10. The method as claimed in claim 1, further including receiving input of parameters of said tracing paper including pen width and trace overlap.

11. The method as claimed in claim 10, wherein said pen width and said trace overlap are automatically estimated from said binary digital image of said tracing paper.

12. The method as claimed in claim 1, further including receiving input of manual correction of an estimate of at least one of said plurality of traces.

13. The method as claimed in claim 1, further including said tracing paper data is a seismic segment and said data structure is standard SEG-Y format.

14. A computer program product for converting tracing paper data to digital format, said computer program product comprising: a computer readable storage medium having computer readable program code embodied therewith, the computer readable program code comprising: computer readable program code configured to: scan said tracing paper having a plurality of oscillating traces with a plurality of overlap areas between said plurality of traces and convert said tracing paper to a binary digital image; identify said plurality of overlap areas by processing said binary digital image; physically split said plurality of traces into a plurality of non-touching segments by processing said binary digital image; reconstruct said plurality of traces by independently processing said non-touching segments of said binary digital image to restore values of said plurality of traces in said plurality of overlap areas; and output data of each of said plurality of traces as a data structure.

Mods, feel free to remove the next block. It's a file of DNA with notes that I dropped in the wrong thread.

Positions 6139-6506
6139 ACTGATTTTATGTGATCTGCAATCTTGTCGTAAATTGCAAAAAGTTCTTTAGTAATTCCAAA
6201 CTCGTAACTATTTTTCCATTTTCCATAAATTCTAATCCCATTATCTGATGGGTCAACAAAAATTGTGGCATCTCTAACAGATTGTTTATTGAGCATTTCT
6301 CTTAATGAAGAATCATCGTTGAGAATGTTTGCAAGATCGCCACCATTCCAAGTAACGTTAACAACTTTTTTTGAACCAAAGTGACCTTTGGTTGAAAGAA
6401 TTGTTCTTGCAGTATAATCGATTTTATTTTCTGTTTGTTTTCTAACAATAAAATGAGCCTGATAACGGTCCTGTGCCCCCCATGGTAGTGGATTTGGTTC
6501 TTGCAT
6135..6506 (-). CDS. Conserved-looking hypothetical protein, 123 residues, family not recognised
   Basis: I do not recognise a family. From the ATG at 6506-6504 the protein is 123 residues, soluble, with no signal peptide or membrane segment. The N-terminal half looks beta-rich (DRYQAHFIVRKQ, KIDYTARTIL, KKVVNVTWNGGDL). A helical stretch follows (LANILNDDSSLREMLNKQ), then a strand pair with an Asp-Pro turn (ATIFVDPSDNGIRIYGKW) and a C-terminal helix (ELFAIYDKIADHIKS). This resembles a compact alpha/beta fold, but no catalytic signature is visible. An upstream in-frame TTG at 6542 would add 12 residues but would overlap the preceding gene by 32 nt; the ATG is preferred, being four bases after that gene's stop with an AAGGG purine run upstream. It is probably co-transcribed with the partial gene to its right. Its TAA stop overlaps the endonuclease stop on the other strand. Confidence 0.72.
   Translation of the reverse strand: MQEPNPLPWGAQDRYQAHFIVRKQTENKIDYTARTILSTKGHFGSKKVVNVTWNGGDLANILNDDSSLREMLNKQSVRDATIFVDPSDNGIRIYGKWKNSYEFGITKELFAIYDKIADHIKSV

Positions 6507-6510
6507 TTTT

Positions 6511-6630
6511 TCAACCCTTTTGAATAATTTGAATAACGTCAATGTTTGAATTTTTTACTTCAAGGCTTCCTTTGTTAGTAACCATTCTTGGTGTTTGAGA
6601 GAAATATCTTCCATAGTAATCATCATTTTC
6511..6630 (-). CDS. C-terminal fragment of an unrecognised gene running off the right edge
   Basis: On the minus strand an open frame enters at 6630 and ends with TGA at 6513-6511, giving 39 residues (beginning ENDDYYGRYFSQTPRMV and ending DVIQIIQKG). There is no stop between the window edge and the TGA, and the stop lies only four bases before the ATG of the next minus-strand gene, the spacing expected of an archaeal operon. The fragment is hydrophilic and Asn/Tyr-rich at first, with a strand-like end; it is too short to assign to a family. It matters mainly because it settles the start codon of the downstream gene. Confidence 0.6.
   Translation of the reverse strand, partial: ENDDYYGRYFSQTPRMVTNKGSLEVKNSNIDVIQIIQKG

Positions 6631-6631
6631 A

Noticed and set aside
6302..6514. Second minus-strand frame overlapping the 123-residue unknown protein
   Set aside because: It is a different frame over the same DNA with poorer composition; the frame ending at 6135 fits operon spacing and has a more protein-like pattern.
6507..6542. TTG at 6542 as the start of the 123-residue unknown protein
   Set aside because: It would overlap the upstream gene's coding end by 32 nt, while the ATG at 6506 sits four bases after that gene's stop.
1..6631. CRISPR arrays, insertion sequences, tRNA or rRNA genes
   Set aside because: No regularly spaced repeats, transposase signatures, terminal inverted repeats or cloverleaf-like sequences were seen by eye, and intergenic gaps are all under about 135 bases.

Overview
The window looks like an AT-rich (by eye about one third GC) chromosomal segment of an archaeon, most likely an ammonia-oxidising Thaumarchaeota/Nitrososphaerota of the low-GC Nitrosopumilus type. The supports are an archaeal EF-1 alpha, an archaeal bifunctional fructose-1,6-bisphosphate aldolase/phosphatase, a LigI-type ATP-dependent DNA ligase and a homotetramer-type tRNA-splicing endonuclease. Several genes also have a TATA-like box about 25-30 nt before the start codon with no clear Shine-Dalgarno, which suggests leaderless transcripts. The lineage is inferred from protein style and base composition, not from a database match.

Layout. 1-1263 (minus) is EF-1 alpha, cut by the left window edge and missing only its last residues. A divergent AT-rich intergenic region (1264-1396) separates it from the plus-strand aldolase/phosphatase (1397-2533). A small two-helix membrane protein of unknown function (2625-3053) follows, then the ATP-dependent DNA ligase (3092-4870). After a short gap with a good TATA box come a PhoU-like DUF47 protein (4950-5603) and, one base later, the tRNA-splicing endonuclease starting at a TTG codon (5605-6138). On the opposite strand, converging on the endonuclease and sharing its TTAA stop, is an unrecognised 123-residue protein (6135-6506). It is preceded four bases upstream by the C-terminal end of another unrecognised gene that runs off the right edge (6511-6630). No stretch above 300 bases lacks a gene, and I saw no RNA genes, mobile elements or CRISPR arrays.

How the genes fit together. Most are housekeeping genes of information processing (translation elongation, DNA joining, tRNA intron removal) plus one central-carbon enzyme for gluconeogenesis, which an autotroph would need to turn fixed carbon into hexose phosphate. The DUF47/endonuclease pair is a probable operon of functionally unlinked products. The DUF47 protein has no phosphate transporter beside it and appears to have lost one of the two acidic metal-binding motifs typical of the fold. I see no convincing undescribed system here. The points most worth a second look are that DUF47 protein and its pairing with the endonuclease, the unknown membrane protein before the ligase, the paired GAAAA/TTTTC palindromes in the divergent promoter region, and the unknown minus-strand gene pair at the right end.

15. A system for converting tracing paper data to digital format, comprising: a processor; a receiving component for scanning said tracing paper having a plurality of oscillating traces with a plurality of overlap areas between said plurality of traces, converting said tracing paper to a binary digital image and identifying said plurality of overlap areas; an image processing mechanism for processing said binary digital image to: identifying said plurality of overlap areas; physically splitting said plurality of traces into a plurality of non-touching segments; and reconstructing said plurality of traces by independently processing said non-touching segments to restore values of said plurality of traces in said plurality of overlap areas; and a trace writing component for outputting data of each of said plurality of traces as a data structure.

16. The system as claimed in claim 15, wherein said image processing mechanism further includes a tunnel component for inserting tunnels between adjacent traces of said plurality of traces.

17. The system as claimed in claim 15, wherein said image processing mechanism further includes an estimating component that estimates values of said plurality of traces that are missing between said plurality of segments due to removing said plurality of overlap areas by interpolation.

18. The system as claimed in claim 17, wherein said estimating component further estimates values for a plurality of amplitudes of said plurality of traces through measurement of said plurality of overlap areas in accordance with a threshold level.